Thank you so much for your input. Unfortunately, I will be the judge of that. I have taught myself to a good level of Japanese when I was 12, and I know enough Mandarin to be able to survive linguistically in China (not very comfortably, mind you) ), so I don't think I've bitten off more than I can chew.

    Indonesian is very grammatically simple, despite the fact that it is an agglutinative language. I am now fluent in Indonesian having spoken nothing but Indonesian for the past two months (I am part-Indonesian, but I forgot it all when I was two). My biggest achievement was when I attended a party filled with Indonesians. I spoke nothing but Indonesian the entire night, yet no one batted an eyelid. In fact, I was a little disappointed -- I expected comments like "Wow, you have improved so much!", but it never came. Only then did it hit me that nobody realised I wasn't a native speaker of the language. I was so proud! I am actually considering learning Tagalog, since they are part of the same family tree ...

    Gotta brush up on my grammar though. Heard it gets quite nasty for Russian :holmes:

    With regards to age, I am still very, very young.
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    (Original post by MarcD)
    But yes, by no means are they languages to be taken lightly! Especially Mandarin, I still struggle with the tones -.-
    Contrary to popular belief, you will still be understood even if you get your tones mixed up. I do that all the time and it has never hindered conversation in any way (of course, the recipient has to spend an extra split-second correcting my tone). Learning tones are not very hard!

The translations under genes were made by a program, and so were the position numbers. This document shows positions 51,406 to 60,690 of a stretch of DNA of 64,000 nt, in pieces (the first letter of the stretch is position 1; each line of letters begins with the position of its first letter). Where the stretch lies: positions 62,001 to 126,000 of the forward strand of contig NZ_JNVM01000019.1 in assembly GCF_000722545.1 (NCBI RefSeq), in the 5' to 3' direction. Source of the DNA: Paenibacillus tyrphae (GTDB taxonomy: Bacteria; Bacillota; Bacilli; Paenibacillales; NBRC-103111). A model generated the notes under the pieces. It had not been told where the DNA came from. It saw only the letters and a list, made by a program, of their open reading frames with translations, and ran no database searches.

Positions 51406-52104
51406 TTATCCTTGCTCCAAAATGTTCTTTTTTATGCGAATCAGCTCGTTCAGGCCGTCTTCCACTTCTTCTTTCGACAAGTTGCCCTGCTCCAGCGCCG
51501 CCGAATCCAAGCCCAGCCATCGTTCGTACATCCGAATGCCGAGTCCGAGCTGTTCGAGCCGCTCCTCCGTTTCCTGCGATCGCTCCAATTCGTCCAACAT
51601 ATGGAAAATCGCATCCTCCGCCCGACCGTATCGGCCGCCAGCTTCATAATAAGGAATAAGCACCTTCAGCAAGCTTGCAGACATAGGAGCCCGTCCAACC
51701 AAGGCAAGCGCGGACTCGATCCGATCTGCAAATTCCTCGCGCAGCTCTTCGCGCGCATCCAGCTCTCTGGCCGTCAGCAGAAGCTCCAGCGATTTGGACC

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    (Original post by asparkyn)
    I am finding this very fascinating, considering Switzerland's sheer size (or lack thereof )

    If I were to travel to Switzerland one day, I would probably just stop by at Zürich and live there for a while. I heard the land is indescribably lovely, so that's a bonus!

    Montreal sounds like a great place for languages! I have also heard that Canadian French differs from the French from France. I do want to learn enough French to understand both, so which variant should I start with?
    I can understand both, and tbh it's not that much different. Maybe a bit more pronounced than the difference between American and British English, just a very different accent and varied vocab for the same thing. There are some minor differences with some elements of grammar, but if you are fluent in one, it's barely noticeable (in the same way that chav's talk Jafaican with different grammar to English, yet it's still comprehensible)

    If I had to recommend one, I'd advise you to learn Parisian French, since it's universally understood (plus if you learn French in Quebec, you'll have a Quebec accent, and people will judge/make assumptions about you just for this).
    Whereas Parisian French is kind of the equivelant to Recieved Pronunciation in Britain or General American in the U.S.